Who Is Responsible for the Tragedy in the Play?

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Who is responsible for the tragedy in the play?

Othello the tragic hero is responsible for his own downfall due to his imprudent choices. It was the wrong choices that made Othello weak. Othello, the main character in this play is known for his moral nobility, highlighted by the fact that he is of a different race from those around him. Despite this, Iago manipulates Othello into believing that his wife, Desdemona had pursued a secret relationship and has been unfaithful to Othello. Othello is weak and foolish for believing Iago. It is the weakness of Othello, which allow Iago to exploit him.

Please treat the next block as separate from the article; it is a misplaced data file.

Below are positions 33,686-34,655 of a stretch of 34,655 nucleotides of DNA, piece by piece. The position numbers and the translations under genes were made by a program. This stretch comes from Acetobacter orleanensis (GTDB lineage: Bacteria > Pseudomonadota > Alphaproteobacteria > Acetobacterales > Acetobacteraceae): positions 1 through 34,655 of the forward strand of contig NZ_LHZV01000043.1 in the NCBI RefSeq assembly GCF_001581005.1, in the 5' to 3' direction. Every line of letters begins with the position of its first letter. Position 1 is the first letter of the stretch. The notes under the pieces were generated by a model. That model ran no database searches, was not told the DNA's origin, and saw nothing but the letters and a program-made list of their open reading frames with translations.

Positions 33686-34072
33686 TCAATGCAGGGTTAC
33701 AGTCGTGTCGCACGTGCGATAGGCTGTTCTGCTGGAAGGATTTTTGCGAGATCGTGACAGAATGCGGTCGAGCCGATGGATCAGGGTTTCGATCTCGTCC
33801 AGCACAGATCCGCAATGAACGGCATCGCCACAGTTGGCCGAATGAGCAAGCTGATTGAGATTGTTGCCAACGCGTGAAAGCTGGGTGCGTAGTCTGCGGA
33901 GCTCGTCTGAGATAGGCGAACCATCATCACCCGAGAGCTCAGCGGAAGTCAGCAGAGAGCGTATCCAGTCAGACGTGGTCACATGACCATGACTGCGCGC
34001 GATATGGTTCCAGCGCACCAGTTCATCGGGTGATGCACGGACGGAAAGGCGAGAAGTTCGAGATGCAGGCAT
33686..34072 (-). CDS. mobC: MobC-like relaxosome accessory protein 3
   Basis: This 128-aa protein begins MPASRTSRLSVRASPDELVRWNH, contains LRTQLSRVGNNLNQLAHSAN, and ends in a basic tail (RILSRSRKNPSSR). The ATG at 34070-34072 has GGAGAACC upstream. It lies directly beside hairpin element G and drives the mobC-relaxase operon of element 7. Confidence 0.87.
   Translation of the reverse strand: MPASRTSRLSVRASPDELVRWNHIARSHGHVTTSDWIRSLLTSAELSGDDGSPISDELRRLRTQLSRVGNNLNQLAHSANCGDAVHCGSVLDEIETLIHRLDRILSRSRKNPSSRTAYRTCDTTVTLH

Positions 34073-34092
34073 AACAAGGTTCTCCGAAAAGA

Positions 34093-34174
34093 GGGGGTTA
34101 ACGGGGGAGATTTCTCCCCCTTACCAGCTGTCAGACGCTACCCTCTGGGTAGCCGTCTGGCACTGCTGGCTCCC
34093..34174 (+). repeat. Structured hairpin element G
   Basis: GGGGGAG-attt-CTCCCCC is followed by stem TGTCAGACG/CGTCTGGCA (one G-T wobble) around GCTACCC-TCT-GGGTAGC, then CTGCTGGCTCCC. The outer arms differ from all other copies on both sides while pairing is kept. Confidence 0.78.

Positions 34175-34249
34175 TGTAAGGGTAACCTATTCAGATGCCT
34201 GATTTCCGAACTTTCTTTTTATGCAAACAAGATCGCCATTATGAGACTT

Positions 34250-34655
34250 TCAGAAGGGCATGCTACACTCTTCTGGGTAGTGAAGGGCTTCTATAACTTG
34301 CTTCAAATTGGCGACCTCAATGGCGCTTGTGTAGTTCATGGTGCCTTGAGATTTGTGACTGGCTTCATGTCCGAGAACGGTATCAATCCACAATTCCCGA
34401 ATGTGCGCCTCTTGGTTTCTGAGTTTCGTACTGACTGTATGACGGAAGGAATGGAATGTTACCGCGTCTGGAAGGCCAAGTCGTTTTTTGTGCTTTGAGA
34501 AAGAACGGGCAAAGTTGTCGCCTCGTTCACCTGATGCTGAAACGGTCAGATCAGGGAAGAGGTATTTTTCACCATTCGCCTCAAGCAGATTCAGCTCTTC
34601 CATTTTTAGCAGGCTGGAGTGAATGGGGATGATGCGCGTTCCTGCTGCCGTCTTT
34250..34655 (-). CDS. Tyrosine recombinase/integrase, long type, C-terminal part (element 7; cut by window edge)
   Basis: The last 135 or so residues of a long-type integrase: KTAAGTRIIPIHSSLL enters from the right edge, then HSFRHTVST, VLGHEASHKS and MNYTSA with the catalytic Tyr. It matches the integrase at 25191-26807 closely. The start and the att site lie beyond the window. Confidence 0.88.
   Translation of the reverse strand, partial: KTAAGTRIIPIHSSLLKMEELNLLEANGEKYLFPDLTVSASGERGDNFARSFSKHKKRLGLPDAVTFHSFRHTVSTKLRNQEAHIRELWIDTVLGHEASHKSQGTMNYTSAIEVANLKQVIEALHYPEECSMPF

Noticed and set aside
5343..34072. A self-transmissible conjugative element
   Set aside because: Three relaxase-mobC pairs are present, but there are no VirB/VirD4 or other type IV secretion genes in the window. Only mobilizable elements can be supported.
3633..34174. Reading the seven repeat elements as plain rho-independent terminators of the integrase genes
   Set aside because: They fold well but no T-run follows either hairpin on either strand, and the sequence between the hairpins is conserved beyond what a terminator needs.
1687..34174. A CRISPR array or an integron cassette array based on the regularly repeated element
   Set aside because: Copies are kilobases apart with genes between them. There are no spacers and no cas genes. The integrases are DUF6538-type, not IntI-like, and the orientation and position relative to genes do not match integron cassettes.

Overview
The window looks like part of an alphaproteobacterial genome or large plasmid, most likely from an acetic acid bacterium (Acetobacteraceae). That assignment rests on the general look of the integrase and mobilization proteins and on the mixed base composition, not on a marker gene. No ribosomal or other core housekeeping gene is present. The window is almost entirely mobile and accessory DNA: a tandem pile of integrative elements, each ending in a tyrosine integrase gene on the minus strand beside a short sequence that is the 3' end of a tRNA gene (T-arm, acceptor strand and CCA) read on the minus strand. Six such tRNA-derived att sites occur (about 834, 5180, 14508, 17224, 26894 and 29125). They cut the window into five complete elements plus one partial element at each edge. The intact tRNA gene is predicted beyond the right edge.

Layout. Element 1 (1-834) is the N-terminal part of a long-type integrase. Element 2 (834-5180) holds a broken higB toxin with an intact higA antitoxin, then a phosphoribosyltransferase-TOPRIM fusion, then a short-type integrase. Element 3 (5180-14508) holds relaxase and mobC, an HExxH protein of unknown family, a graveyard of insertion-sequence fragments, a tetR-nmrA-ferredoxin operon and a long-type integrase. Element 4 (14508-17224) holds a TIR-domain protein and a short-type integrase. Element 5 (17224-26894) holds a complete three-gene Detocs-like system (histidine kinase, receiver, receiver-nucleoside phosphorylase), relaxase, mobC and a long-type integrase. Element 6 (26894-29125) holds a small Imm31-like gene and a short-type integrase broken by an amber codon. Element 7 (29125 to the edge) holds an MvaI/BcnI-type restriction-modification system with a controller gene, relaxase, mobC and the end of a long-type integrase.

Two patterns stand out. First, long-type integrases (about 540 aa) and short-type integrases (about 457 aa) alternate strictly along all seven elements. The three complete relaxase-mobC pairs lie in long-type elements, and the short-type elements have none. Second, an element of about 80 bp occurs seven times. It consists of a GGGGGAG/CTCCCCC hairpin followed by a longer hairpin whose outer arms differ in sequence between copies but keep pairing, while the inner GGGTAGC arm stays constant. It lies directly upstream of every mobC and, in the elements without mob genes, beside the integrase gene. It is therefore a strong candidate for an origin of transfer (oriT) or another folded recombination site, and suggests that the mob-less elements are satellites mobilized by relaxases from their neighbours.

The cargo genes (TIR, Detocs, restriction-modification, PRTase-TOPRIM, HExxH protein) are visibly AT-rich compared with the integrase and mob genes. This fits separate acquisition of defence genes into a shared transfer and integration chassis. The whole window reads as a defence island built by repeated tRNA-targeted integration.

Othello from the beginning Othello made the wrong choices. The first wrong choice Othello made was to give Cassio lieutenant. Although people would agree that it was not Othello's fault for Desdemona's death and it was all Iago's fault, Othello is guilty because he made quick decisions to immediately act on Iago's manipulations, thus opening turmoil and taking it upon himself to murder Desdemona. Iago is called "honest" by almost everyone in the play; he is treacherous, deceitful, and manipulative. Despite them trusting each other throughout the play, Iago's manipulative tactics triggered this doubt within Othello. Othello is considered an outsider. He is an outsider who is clever and certain in military matters but is socially insecure. He is mocked by the European society because of his fixed ideas, racial and cultural differences. Within the play, Othello is portrayed as the stereotypical alien, mistrusted and feared for his black skin and ethnic characteristics. Throughout the play he is constantly referred to as "the Moor". When others call him ‘black', they refer to his physical stature but also to the idea of symbolism within Elizabethan principles: White is honour, black is wickedness; white is innocence, black is guilt. This chaos rushes him into tragedy, and once Othello has sunk into it, he is unable to stop his rage from taking him over. Othello says, "...
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